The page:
I don’t know very much about the life of John Lennon; it’s KC who’s the big Beatles fan. I was interested in seeing this more because Christopher Eccleston (the first modern Doctor Who) plays the lead, and when I first saw the DVD cover, I didn’t recognize him, he’d done such a good job of projecting the artist. Lennon Naked is a BBC production that recently aired on PBS, where you can watch it online until December 21.
The film is about 80 minutes and opens with a disclaimer: “The following drama is based on real events, although some scenes are the invention of the writer.” It covers Lennon’s life primarily from 1967-1971, the period during which he meets Yoko Ono (Naoko Mori) and the Beatles break up, with the opening set in 1964 with Brian Epstein (Rory Kinnear). The focus is on Lennon’s family relationships: with his estranged father (Christopher Fairbank), who left when John was two; the dissolution of his marriage to Cynthia (Claudie Blakley); and the breakup of his performing family due to his embracing his artistic side as represented by Yoko.
The period recreations are a pleasure to watch, even if Eccleston is too old for the part, especially in the early footage. His performance is excellent, though, helped by outstanding voice, hair, and makeup. This is a film about how a pop star became a tortured genius, with lots of psychological underpinnings and explanations suggested. It’s episodic, not so much a movie as a visual greatest hits, with half of them fanciful or unlikely in fact. We found it difficult to follow as a story, especially KC, who knew what the events were supposed to be and what order they should be happening in, which sometimes contradicted what we saw on screen. Some key events aren’t followed up on; we’re shown, for example, the police breaking in for a drug bust but never told what happened afterwards. (Lennon paid a fine to make it go away, although that conviction later trapped him in America.)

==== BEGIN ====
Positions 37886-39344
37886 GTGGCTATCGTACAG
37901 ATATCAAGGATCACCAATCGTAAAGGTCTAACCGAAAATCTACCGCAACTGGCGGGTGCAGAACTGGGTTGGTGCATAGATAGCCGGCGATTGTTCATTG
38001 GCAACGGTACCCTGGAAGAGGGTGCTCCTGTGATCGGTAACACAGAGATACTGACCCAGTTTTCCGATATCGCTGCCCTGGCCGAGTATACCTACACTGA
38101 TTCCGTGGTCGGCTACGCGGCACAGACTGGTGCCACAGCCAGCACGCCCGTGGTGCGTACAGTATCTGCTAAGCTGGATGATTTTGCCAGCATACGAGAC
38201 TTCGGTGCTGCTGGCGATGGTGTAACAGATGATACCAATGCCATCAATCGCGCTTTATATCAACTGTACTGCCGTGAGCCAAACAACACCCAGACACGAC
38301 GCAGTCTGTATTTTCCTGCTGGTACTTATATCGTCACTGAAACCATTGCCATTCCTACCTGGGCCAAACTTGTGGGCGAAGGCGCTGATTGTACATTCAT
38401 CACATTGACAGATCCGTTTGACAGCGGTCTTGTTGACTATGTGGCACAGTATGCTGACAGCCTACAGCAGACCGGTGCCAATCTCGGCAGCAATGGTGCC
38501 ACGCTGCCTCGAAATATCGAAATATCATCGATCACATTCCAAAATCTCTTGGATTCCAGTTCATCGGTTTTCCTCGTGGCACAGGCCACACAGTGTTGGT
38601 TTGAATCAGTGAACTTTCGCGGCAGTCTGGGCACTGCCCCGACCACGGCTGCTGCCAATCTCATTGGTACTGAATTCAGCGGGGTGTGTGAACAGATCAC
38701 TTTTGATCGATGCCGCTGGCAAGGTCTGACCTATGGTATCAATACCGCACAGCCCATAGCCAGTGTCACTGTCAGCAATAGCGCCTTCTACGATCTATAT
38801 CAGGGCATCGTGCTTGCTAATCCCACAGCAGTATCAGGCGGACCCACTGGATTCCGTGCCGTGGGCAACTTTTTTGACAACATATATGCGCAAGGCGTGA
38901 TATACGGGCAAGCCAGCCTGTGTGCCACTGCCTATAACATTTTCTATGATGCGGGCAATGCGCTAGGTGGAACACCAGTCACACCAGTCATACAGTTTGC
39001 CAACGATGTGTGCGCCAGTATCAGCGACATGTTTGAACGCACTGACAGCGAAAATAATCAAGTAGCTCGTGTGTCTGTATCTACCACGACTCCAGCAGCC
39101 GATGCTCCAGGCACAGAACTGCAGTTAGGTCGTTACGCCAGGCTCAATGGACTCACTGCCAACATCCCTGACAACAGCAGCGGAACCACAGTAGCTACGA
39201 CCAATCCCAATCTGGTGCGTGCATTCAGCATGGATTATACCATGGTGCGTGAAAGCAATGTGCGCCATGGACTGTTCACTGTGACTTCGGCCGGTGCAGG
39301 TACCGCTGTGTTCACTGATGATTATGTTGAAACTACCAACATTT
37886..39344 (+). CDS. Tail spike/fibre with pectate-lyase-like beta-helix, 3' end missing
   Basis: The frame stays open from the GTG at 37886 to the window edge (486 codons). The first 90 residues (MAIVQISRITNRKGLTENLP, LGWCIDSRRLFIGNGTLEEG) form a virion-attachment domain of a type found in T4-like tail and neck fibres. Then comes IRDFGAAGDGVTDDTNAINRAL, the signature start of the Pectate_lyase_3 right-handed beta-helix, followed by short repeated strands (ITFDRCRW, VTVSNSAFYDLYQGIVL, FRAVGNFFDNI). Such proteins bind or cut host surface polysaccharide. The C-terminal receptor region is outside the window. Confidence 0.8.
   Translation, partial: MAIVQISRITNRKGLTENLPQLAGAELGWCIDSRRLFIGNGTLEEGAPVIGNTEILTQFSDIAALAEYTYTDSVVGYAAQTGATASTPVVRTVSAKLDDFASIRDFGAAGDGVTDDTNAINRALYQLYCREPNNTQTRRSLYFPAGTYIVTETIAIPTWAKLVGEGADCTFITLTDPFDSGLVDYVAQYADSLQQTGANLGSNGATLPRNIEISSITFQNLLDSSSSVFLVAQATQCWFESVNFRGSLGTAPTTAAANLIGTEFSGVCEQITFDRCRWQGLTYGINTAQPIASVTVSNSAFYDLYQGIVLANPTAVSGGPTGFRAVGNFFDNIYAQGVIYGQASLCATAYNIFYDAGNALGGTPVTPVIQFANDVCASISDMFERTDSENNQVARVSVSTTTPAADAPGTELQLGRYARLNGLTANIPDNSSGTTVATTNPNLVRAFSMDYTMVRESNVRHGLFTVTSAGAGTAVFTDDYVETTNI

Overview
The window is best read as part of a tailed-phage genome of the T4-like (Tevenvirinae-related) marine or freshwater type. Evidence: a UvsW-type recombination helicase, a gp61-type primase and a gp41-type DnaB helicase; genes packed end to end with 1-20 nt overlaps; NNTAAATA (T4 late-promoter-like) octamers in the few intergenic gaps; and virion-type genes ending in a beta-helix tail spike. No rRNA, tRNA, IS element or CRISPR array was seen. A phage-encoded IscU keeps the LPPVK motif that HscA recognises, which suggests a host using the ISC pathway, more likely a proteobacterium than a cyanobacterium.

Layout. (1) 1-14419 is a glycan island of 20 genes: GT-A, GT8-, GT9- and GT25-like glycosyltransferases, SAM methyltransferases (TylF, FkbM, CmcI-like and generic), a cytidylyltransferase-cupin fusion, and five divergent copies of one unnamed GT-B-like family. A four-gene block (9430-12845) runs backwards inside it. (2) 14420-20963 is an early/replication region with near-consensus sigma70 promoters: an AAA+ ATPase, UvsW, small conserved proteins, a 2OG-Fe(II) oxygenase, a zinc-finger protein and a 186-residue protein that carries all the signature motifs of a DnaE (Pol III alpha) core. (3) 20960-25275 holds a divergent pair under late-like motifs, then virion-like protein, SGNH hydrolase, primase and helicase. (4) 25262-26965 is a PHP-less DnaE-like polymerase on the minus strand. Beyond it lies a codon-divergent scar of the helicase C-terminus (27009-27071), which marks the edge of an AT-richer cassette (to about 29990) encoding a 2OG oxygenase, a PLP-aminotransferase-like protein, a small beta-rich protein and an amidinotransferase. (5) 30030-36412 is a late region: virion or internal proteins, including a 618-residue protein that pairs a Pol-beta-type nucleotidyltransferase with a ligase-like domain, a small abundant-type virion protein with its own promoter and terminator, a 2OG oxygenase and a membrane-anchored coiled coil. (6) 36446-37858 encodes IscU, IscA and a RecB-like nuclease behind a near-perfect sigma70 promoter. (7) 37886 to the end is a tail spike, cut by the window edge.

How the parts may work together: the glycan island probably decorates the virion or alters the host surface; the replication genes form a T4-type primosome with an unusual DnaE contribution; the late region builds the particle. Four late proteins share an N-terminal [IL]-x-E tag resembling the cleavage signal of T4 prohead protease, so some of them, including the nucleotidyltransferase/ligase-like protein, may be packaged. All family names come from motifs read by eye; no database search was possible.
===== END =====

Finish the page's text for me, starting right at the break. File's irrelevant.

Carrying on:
It’s ultimately another story about how painful it is to be a creative performer. I have limited sympathy for the trials of the self-indulgent rich and famous at this point, especially those who are cruel or uncaring to those around them with the excuse of childhood pain. If we are to believe that Lennon was warped for life by his father’s departure, as this film would have it, then how unforgivable is it that he does that same thing to his own child? But I also need to remember that this is likely more fiction than fact. It feels like a very expensive fan video, recreating famous moments and filling in imaginary conversations with the martyred artist.
In short, I enjoyed the spectacle, but I found the emphasis on a suffering artist implausible and the man himself remote. There are no extras, just a choice to turn subtitles on or off, but there is nudity as they recreate the Two Virgins album cover. (The studio provided a review copy.)